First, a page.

Pending a further hearing at the end of next week, Gillette has been prohibited from claiming that when shaving with the M3 Power wet razor "micro-pulses cause the facial hairs to stand up, giving a closer shave".
The move follows a similar preliminary injunction against Gillette about the campaign in Germany at the end of 2004. The latest action means that the UK television advertising campaign, which features David Beckham and uses the same strapline, could also be the subject of court action.
Gillette is not allowed to distribute the razor in its current packaging to retail outlets or further promote or advertise the razor pending the outcome of the hearing later this month.
The company must also attempt to withdraw any ads or promotion containing the claims, with the exception of in-store material that has already been distributed to retailers.
Colin Hutchinson, Wilkinson Sword's European vice-president, said: "This preliminary injunction reaffirms our decision to challenge claims that can not be substantiated in order to protect the integrity of the wet shaving category."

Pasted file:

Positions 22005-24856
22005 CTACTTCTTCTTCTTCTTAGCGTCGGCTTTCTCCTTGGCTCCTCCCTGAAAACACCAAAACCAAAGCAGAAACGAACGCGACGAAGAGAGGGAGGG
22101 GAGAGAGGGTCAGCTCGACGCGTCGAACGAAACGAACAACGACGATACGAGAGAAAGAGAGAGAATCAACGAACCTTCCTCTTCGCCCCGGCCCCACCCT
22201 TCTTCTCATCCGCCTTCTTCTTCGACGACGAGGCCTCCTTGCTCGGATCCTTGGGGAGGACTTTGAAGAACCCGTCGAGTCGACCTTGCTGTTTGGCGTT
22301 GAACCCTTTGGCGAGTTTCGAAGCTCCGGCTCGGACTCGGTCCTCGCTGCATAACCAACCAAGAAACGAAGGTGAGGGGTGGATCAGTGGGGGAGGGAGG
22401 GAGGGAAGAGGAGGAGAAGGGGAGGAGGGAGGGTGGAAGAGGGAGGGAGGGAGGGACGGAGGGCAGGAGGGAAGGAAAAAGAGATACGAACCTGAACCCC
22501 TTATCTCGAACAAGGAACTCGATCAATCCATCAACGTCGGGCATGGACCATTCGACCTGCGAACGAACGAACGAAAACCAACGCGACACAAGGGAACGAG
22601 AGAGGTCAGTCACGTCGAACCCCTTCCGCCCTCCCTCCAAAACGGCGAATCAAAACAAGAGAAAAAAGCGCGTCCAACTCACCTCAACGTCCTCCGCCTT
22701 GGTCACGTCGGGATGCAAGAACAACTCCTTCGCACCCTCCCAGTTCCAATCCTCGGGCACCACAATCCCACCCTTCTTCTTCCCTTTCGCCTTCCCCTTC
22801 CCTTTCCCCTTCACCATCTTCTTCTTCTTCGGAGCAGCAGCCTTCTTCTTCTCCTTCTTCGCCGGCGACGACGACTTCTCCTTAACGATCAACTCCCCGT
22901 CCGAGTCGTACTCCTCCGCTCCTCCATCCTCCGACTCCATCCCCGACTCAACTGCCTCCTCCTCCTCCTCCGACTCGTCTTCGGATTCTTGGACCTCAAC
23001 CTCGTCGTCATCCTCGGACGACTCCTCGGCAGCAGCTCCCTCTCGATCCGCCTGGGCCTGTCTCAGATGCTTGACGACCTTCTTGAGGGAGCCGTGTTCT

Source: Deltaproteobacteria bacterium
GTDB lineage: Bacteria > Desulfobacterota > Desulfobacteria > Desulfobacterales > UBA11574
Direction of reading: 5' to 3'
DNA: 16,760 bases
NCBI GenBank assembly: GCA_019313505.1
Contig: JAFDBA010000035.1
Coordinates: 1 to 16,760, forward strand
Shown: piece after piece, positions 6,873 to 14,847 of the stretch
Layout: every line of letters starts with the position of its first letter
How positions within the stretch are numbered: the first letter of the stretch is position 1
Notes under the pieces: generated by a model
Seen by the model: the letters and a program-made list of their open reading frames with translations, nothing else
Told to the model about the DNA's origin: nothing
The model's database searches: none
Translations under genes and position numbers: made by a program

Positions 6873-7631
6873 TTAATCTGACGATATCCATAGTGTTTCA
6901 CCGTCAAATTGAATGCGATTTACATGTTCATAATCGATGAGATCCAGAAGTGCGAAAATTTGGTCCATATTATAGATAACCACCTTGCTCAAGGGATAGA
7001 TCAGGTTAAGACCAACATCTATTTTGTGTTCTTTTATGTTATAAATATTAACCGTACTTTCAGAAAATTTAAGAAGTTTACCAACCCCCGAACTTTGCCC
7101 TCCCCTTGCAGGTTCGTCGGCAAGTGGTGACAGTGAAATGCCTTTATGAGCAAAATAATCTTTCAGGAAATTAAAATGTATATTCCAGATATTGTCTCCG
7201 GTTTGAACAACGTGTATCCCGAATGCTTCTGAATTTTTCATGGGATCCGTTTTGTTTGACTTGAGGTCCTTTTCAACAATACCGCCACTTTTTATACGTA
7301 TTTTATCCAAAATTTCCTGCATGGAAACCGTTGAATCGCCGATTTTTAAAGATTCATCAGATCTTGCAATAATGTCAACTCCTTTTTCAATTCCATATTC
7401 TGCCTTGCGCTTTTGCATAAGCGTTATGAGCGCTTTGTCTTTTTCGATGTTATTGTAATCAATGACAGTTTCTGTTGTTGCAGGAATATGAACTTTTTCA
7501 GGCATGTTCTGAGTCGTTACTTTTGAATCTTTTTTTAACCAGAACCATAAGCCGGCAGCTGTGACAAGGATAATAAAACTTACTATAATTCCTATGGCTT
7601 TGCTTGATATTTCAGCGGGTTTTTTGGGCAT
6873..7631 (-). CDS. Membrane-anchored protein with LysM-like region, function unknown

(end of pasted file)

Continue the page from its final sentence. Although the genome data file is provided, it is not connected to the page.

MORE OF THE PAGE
It is the latest in a series of legal blows the two have exchanged. Gillette tried to stop Dutch ads for Wilkinson Sword's four-blade Quattro, but failed after Wilkinson Sword filed a countersuit. The judge ruled that claims in both ads should not necessarily be believed.
At the start of 2004, US courts also thwarted legal action by Gillette, which tried to prevent Wilkinson Sword from selling Quattro altogether. Gillette took out a preliminary injunction to halt sales of the Quattro in the US, where it has been the number-one selling razor since its launch in September.
Wilkinson Sword accounts for nearly 20% of the UK's £261m shaving market, against Gillette's 69%.
Gillette's worldwide media buying account is held by MindShare and AMV handles its UK creative.
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